I just watched David Cameron on the BBC news (02-09-15) telling us all that we did not need to take in more ‘migrants’; rather that we had to bring peace and stability to the countries the ‘migrants’ were coming from.
All the BBC reporter had to say on this comment was that the UK was donating to humanitarian aid in Syria. There is so much wrong with both Cameron’s words and the objectionable BBC response.
If people are fleeing a war zone they are refugees, not migrants. Who has ever read (or watched) any history of the First or Second World Wars in which the people fleeing from Belgium, the Netherlands and France were referred to as migrants? If Western Europeans fleeing a war zone during the World Wars were refugees, then the people fleeing from war in the Middle East and Asia are also refugees. Refugee status is not predicated on colour or religion, but on why people are leaving their country.
While Cameron and NATO were bombing Libya for ‘democracy’ the Saudi tanks were rolling into Bahrain to crush the pro-democracy protestors. When Cameron was asked if they would bomb Saudi tanks in support of democracy in Bahrain he replied, “No, it is not in our national interest”. This is simply part of a long history of the UK interfering in other countries not for democracy, nor from any sense of moral decency, but to further our national interest. It is a long history, stretching from the British East India Company to the multination profits made in Iraq with the assistance of the ‘Middle East Peace Envoy’ Blair. No UK Prime Minister can talk of bringing peace and stability to countries until he accepts that the rule of international law applies to the UK, the US and Israel every bit as much as it does to any other nation or group of individuals.
Consider these few excerpts from the history of the Middle East:-
• Following WWI Churchill and ‘Bomber Harris’ slaughter Kurdish civil populations using poison gas. Harris notes that he can clear a small town in less than an hour. Churchill observes that he can see nothing wrong with using gas on uncivilized tribes.
• The UK and the US arm the future Taliban. (I know that Afghanistan is not in the Middle East, but clearly the war in Afghanistan has had repercussions in that zone).
• UK, Israel and France go to war with Egypt because it decides that the Suez Canal might actually be Egyptian. This is an example of autarchic growth, one of the reasons the US and UK helped overthrow the government of Indonesia.
• The UK and the US overthrow the parliamentary government of Iran and install the brutal Shah.
• The UK and the US invade Afghanistan. During a very long war they provide weapons and support to brutally vicious and oppressive war lords.
• The US and UK provide the material Saddam needs to build and deliver poison gas to be used in his war against Iran.
• The UK and the US impose sanctions on Iraq which kill around 1,000,000 people including an estimated 500,000 children under the age of 5. Various UN officials resign referring to the sanctions as genocide.
• The UK and the US go to war with Iraq on the grounds that Saddam possess weapons of mass destruction. (This causus belli is not of course a reason for nations to go to war with the UK, US or Israel.)
• The UK and US, defined as occupying powers under international law, fail to protect Iraqi museums and cultural heritage. The US puts military bases in the centre of major archaeological sites and sets ISIS an example of how to inflict major cultural destruction.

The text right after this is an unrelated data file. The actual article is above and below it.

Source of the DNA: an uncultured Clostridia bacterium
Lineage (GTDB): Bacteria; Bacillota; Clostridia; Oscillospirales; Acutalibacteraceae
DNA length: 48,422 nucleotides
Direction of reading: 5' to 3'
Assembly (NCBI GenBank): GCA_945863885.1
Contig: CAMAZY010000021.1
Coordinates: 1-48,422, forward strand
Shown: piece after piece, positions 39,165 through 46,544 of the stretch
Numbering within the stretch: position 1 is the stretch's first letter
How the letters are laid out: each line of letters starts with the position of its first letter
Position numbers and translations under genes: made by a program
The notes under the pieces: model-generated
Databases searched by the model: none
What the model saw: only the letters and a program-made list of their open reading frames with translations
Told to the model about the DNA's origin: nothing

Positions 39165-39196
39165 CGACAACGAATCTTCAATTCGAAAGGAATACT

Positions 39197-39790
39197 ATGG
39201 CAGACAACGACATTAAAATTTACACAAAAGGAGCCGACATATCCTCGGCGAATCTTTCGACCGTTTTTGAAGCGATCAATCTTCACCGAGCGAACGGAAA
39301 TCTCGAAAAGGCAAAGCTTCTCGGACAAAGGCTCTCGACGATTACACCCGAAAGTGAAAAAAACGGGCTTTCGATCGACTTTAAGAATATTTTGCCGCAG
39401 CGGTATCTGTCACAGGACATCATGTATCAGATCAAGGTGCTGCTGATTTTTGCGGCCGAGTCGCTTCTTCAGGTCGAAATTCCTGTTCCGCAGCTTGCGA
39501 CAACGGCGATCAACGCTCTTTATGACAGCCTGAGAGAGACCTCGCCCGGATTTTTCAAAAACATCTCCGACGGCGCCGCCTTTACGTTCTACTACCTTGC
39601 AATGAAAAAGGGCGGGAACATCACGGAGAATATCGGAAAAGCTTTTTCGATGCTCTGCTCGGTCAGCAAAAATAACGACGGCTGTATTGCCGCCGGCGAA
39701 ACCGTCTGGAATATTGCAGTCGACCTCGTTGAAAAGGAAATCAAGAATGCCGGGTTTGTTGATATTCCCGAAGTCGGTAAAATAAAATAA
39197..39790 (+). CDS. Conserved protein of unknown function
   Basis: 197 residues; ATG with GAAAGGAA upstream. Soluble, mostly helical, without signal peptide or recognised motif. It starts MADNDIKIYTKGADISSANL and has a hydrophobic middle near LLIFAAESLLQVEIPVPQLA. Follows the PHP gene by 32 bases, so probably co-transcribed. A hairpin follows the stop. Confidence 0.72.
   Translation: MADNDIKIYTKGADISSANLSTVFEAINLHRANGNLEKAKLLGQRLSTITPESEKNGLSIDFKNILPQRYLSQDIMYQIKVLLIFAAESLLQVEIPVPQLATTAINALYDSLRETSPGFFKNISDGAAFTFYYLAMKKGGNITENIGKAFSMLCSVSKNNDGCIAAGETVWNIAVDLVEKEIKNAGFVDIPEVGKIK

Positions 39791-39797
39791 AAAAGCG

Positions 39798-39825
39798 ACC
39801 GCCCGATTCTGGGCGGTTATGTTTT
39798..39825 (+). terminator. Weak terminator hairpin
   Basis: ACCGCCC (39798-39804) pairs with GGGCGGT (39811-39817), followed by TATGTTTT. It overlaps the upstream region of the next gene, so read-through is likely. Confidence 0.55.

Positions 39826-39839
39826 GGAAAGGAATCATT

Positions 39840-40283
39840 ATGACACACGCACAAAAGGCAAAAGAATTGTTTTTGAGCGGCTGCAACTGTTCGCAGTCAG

• Egyptians overthrow their dictatorship; the US president talks not of a victory for democracy, but of the need for stability.
• The UK and US begin to ramp up pressure for war with Iran, claiming Iran is building nuclear weapons. Incredibly, given the complete lack of evidence for an Iranian nuclear weapons programme and given all that happened in Iraq, the ‘free press’ vigorously support the campaign.
• The UK and the US want to provide more support for Syrian rebels. Later the US and the UK decide that some of these rebels (ISIS in particular) may not be such nice people after all.
• After ‘victory’ in Libya black prisoners are found with their hands tied behind their backs and bullets in their head – no action from NATO. Ethnic cleansing in Misrata – no action by NATO
That is a very brief potted history which highlights my basic point: no UK Prime Minister has the right to talk about bringing peace and stability to the Middle East.
Until the UK adopts the Kampala definition of the Crime of Aggression, until the UK follows international law, then all UK military intervention should cease. That will be a significant step towards bringing peace and stability to the Middle East.
Peace and Stability is ‘jam tomorrow’, the refugees need jam today. The refugees are here now, they are fleeing war now. Peace and stability might encourage people to return, it might reduce the future flow of migrants, but it does not help the desperate thousands now. And they are fleeing war, ten years ago this refugee crisis did exists, it exists because of the ongoing conflicts. People do not risk their lives, and the lives of their children, unless they are desperate. Look at the photograph in the link at the end of this article (it is very disturbing), and tell me they are simply fleeing for a better economic life.
They are human beings, they are human beings fleeing from countries we have helped destabilise. And, even if we had not been involved in Iraq, Syria, Libya, etc. would it really matter? In the 1930’s we took in Jewish children, but not their parents. Most people look back on these actions with disgust. How will our children view our actions?
Peace and stability will come too late for this little boy.